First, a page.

As the quintessential all-American comfort food, there are literally hundreds of ways to make a grilled cheese sandwich.
Played with and perfected over generations, every family has their own unique recipe for gooey, cheesy glory. However, as any well-seasoned sandwich maker will tell you, the ultimate grilled-cheese is not a matter of flinging any old dairy at some toast and hoping for the best. There are strict rules and regulations that must be followed.
Thankfully for the uninitiated, cheese expert Julia Birnbaum is here to lend a helping hand.
According to Birnbaum, marketing coordinator and cheesemonger for New York fromage titans Murray’s Cheese, there are many potential pitfalls waiting to ensnare the unsuspecting griddler. The first, and most important, is undoubtedly your choice of cheese. Though you can technically include anything vaguely cheesy in your sandwich, there are certain varieties that excel.
Birnbaum strongly recommends using either an Alpine cheese, such as gruyere, emmental or comte, for their meltability and funky taste. If these are unavailable, mozzarella and cheddar make for great substitutes, as both will deliver the desirous gooey texture without collapsing into mush. Though cheesy combos are viewed with disdain in some circles, Birnbaum also insists that an amalgamation of all three categories will work wonders for your sandwich.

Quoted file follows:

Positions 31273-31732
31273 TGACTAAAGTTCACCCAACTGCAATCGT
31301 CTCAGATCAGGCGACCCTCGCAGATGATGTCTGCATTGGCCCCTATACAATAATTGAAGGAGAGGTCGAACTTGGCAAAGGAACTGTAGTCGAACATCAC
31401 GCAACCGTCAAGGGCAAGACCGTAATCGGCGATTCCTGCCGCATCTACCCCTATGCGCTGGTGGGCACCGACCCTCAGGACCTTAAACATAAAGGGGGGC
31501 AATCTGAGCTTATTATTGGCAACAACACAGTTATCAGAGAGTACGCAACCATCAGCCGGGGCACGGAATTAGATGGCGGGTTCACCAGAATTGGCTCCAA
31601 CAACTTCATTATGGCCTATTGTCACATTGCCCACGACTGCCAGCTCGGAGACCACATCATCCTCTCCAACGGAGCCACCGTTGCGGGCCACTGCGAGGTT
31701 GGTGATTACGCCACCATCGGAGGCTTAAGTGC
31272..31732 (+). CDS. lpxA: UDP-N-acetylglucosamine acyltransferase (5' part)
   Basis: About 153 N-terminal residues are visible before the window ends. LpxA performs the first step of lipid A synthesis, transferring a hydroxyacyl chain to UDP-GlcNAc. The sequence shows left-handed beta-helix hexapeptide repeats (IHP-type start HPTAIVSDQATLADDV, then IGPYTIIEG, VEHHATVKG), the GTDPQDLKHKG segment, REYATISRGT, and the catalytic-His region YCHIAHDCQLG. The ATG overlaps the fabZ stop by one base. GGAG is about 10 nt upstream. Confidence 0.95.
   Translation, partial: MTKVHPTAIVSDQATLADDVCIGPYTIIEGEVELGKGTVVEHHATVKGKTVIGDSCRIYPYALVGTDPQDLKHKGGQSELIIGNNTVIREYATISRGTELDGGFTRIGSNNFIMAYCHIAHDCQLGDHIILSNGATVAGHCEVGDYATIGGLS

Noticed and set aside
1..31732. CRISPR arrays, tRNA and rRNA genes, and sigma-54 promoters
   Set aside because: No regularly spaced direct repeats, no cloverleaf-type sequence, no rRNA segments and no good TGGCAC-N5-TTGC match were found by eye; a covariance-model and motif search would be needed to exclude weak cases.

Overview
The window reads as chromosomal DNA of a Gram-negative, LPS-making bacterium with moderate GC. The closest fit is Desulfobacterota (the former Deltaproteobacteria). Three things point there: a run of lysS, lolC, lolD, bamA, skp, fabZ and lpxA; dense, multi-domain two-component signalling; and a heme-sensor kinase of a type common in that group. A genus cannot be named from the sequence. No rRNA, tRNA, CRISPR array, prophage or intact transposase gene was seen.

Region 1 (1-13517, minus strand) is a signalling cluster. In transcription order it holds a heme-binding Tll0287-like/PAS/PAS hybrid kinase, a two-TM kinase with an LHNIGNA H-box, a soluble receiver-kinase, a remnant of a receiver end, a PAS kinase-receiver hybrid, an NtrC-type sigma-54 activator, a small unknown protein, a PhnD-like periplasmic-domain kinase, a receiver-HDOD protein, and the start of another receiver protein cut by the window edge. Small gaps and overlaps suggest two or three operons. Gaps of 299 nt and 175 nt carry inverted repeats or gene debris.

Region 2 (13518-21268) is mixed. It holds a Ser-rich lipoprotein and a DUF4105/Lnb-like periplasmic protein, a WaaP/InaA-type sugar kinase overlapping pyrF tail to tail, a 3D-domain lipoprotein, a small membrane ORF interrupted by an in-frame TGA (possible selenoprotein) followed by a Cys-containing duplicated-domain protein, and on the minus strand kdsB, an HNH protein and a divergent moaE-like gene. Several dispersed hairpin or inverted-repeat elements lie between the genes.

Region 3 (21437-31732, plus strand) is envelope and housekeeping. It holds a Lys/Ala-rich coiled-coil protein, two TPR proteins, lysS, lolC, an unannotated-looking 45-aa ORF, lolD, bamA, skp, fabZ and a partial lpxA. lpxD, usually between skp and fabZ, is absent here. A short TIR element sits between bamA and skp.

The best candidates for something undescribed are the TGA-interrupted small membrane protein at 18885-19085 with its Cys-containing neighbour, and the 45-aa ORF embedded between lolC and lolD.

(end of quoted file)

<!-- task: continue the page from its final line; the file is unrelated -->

The second stage, and one which is often overlooked by those less well versed in grilled cheese construction, is the choice of bread. Though many will point you towards to the classic white loaf, Birnbaum insists that the type of bread is largely irrelevant. She recommends using whatever you consider your personal preference - be that focaccia, seeded batch or sourdough. Here, grilled cheese proves to be fertile ground for creativity.
However, while what you use for bread is unimportant, when you use it makes all the difference. Birnbaum insists that working with stale bread makes for a far superior sandwich than fresh. The stiffness brought on by a few days left out in the open helps the whole construction stay together in the pan, rather than disintegrating at the slightest touch.
Another common mistake made by amateurs is to skimp on the butter. As the last stage in the process, it’s easy to forget that butter is the best way to guarantee the ultimate golden finish to your sandwich. In this regard, Birnbaum emphasises that more means more. A generous coating on both sides of the bread will go a long way to ensuring a proper cook and that your sandwich doesn’t stick to the pan. In addition, Birnbaum also points out that there are many who swear by mayonnaise as an equally effective replacement if there’s no butter to hand.
As a final word of advice, Birnbaum encourages the addition of creative fillings. Though there are many who would recoil in horror at the prospect of a grilled cheese filled with anything other than cheese, Birnbaum disagrees. She insists that the addition of anything from bacon to tomato to honey can help give your sandwich much needed colour and personality. It might be controversial, but the results at Murray’s Cheese speak for themselves.
The world of grilled cheese can be a perilous place. There are few foods that are subject to such intense personal preference, so everyone will always have their own strong opinions. However, Birnbaum’s guide clearly provides a solid foundation for great sandwich making. It may not please everyone, but it’s tough to argue with an expert.